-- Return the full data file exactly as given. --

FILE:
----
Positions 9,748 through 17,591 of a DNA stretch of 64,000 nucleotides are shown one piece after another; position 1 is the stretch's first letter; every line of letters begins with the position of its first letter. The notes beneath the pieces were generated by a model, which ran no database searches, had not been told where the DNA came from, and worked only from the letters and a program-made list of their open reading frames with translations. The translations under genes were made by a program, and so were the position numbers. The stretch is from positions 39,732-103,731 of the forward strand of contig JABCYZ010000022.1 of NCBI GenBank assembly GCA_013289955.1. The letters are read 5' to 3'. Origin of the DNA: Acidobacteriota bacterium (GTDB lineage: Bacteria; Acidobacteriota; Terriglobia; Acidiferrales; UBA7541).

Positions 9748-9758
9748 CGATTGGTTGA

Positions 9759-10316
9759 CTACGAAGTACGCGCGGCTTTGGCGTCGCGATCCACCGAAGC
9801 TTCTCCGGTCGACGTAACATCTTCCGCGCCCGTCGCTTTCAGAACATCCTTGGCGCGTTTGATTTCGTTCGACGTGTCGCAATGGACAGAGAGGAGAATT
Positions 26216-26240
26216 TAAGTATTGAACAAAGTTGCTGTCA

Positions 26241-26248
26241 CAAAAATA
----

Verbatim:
Positions 9,748 through 17,591 of a DNA stretch of 64,000 nucleotides are shown one piece after another; position 1 is the stretch's first letter; every line of letters begins with the position of its first letter. The notes beneath the pieces were generated by a model, which ran no database searches, had not been told where the DNA came from, and worked only from the letters and a program-made list of their open reading frames with translations. The translations under genes were made by a program, and so were the position numbers. The stretch is from positions 39,732-103,731 of the forward strand of contig JABCYZ010000022.1 of NCBI GenBank assembly GCA_013289955.1. The letters are read 5' to 3'. Origin of the DNA: Acidobacteriota bacterium (GTDB lineage: Bacteria; Acidobacteriota; Terriglobia; Acidiferrales; UBA7541).

Positions 9748-9758
9748 CGATTGGTTGA

Positions 9759-10316
9759 CTACGAAGTACGCGCGGCTTTGGCGTCGCGATCCACCGAAGC
9801 TTCTCCGGTCGACGTAACATCTTCCGCGCCCGTCGCTTTCAGAACATCCTTGGCGCGTTTGATTTCGTTCGACGTGTCGCAATGGACAGAGAGGAGAATT
Positions 26216-26240
26216 TAAGTATTGAACAAAGTTGCTGTCA

Positions 26241-26248
26241 CAAAAATA